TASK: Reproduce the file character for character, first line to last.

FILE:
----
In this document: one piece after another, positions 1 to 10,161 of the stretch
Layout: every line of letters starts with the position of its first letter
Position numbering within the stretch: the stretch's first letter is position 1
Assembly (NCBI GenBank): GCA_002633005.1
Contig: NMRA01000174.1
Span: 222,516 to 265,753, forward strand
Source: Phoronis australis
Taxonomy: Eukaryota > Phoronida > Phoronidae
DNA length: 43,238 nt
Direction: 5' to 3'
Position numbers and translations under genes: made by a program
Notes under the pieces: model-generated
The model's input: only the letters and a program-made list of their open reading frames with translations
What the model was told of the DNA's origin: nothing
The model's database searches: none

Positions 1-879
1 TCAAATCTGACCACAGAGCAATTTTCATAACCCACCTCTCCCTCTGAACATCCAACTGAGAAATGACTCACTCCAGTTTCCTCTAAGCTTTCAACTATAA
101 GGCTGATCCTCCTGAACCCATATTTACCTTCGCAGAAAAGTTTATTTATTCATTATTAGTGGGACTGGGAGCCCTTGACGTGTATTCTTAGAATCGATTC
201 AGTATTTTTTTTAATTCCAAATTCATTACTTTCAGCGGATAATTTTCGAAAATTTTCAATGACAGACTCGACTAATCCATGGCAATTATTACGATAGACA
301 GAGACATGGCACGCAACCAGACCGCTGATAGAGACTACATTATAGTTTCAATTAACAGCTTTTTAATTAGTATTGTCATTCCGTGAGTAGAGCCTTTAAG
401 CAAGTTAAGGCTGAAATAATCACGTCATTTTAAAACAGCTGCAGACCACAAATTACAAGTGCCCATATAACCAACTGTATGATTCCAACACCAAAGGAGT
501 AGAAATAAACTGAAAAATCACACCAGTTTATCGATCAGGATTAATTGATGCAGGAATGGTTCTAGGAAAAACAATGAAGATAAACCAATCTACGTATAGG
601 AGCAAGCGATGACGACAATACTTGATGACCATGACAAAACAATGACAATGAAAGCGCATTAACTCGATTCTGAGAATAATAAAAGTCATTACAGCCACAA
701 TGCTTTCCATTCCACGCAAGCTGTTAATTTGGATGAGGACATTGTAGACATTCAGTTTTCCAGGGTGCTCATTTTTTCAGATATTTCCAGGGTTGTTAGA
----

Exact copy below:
In this document: one piece after another, positions 1 to 10,161 of the stretch
Layout: every line of letters starts with the position of its first letter
Position numbering within the stretch: the stretch's first letter is position 1
Assembly (NCBI GenBank): GCA_002633005.1
Contig: NMRA01000174.1
Span: 222,516 to 265,753, forward strand
Source: Phoronis australis
Taxonomy: Eukaryota > Phoronida > Phoronidae
DNA length: 43,238 nt
Direction: 5' to 3'
Position numbers and translations under genes: made by a program
Notes under the pieces: model-generated
The model's input: only the letters and a program-made list of their open reading frames with translations
What the model was told of the DNA's origin: nothing
The model's database searches: none

Positions 1-879
1 TCAAATCTGACCACAGAGCAATTTTCATAACCCACCTCTCCCTCTGAACATCCAACTGAGAAATGACTCACTCCAGTTTCCTCTAAGCTTTCAACTATAA
101 GGCTGATCCTCCTGAACCCATATTTACCTTCGCAGAAAAGTTTATTTATTCATTATTAGTGGGACTGGGAGCCCTTGACGTGTATTCTTAGAATCGATTC
201 AGTATTTTTTTTAATTCCAAATTCATTACTTTCAGCGGATAATTTTCGAAAATTTTCAATGACAGACTCGACTAATCCATGGCAATTATTACGATAGACA
301 GAGACATGGCACGCAACCAGACCGCTGATAGAGACTACATTATAGTTTCAATTAACAGCTTTTTAATTAGTATTGTCATTCCGTGAGTAGAGCCTTTAAG
401 CAAGTTAAGGCTGAAATAATCACGTCATTTTAAAACAGCTGCAGACCACAAATTACAAGTGCCCATATAACCAACTGTATGATTCCAACACCAAAGGAGT
501 AGAAATAAACTGAAAAATCACACCAGTTTATCGATCAGGATTAATTGATGCAGGAATGGTTCTAGGAAAAACAATGAAGATAAACCAATCTACGTATAGG
601 AGCAAGCGATGACGACAATACTTGATGACCATGACAAAACAATGACAATGAAAGCGCATTAACTCGATTCTGAGAATAATAAAAGTCATTACAGCCACAA
701 TGCTTTCCATTCCACGCAAGCTGTTAATTTGGATGAGGACATTGTAGACATTCAGTTTTCCAGGGTGCTCATTTTTTCAGATATTTCCAGGGTTGTTAGA